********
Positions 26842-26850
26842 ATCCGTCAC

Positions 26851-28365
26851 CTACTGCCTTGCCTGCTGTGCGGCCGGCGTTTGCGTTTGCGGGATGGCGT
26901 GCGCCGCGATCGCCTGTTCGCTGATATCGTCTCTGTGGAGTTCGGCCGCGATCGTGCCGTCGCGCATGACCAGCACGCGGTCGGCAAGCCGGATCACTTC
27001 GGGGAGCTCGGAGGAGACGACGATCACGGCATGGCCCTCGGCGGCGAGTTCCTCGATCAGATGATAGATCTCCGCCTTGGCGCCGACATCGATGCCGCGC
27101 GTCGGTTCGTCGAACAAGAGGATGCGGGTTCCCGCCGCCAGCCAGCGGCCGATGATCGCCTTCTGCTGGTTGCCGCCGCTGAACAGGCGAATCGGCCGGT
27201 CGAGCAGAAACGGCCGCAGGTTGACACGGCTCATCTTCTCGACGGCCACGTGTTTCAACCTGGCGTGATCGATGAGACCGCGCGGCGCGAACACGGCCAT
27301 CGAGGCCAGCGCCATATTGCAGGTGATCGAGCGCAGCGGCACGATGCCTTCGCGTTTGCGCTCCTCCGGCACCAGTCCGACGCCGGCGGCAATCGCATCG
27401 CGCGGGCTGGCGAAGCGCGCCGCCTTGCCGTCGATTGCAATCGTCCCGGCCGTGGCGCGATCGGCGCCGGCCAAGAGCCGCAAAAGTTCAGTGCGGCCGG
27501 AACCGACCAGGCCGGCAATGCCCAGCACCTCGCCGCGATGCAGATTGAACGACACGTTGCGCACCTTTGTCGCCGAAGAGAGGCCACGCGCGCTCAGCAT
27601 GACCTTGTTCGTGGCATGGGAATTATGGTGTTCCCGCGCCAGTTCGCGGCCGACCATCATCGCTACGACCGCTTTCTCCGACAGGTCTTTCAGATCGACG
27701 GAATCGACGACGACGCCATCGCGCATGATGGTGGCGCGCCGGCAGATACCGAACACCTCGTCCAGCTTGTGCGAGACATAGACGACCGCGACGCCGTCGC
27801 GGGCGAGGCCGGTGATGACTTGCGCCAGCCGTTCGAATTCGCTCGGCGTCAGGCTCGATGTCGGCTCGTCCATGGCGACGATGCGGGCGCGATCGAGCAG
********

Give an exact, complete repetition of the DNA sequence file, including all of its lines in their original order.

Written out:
Positions 26842-26850
26842 ATCCGTCAC

Positions 26851-28365
26851 CTACTGCCTTGCCTGCTGTGCGGCCGGCGTTTGCGTTTGCGGGATGGCGT
26901 GCGCCGCGATCGCCTGTTCGCTGATATCGTCTCTGTGGAGTTCGGCCGCGATCGTGCCGTCGCGCATGACCAGCACGCGGTCGGCAAGCCGGATCACTTC
27001 GGGGAGCTCGGAGGAGACGACGATCACGGCATGGCCCTCGGCGGCGAGTTCCTCGATCAGATGATAGATCTCCGCCTTGGCGCCGACATCGATGCCGCGC
27101 GTCGGTTCGTCGAACAAGAGGATGCGGGTTCCCGCCGCCAGCCAGCGGCCGATGATCGCCTTCTGCTGGTTGCCGCCGCTGAACAGGCGAATCGGCCGGT
27201 CGAGCAGAAACGGCCGCAGGTTGACACGGCTCATCTTCTCGACGGCCACGTGTTTCAACCTGGCGTGATCGATGAGACCGCGCGGCGCGAACACGGCCAT
27301 CGAGGCCAGCGCCATATTGCAGGTGATCGAGCGCAGCGGCACGATGCCTTCGCGTTTGCGCTCCTCCGGCACCAGTCCGACGCCGGCGGCAATCGCATCG
27401 CGCGGGCTGGCGAAGCGCGCCGCCTTGCCGTCGATTGCAATCGTCCCGGCCGTGGCGCGATCGGCGCCGGCCAAGAGCCGCAAAAGTTCAGTGCGGCCGG
27501 AACCGACCAGGCCGGCAATGCCCAGCACCTCGCCGCGATGCAGATTGAACGACACGTTGCGCACCTTTGTCGCCGAAGAGAGGCCACGCGCGCTCAGCAT
27601 GACCTTGTTCGTGGCATGGGAATTATGGTGTTCCCGCGCCAGTTCGCGGCCGACCATCATCGCTACGACCGCTTTCTCCGACAGGTCTTTCAGATCGACG
27701 GAATCGACGACGACGCCATCGCGCATGATGGTGGCGCGCCGGCAGATACCGAACACCTCGTCCAGCTTGTGCGAGACATAGACGACCGCGACGCCGTCGC
27801 GGGCGAGGCCGGTGATGACTTGCGCCAGCCGTTCGAATTCGCTCGGCGTCAGGCTCGATGTCGGCTCGTCCATGGCGACGATGCGGGCGCGATCGAGCAG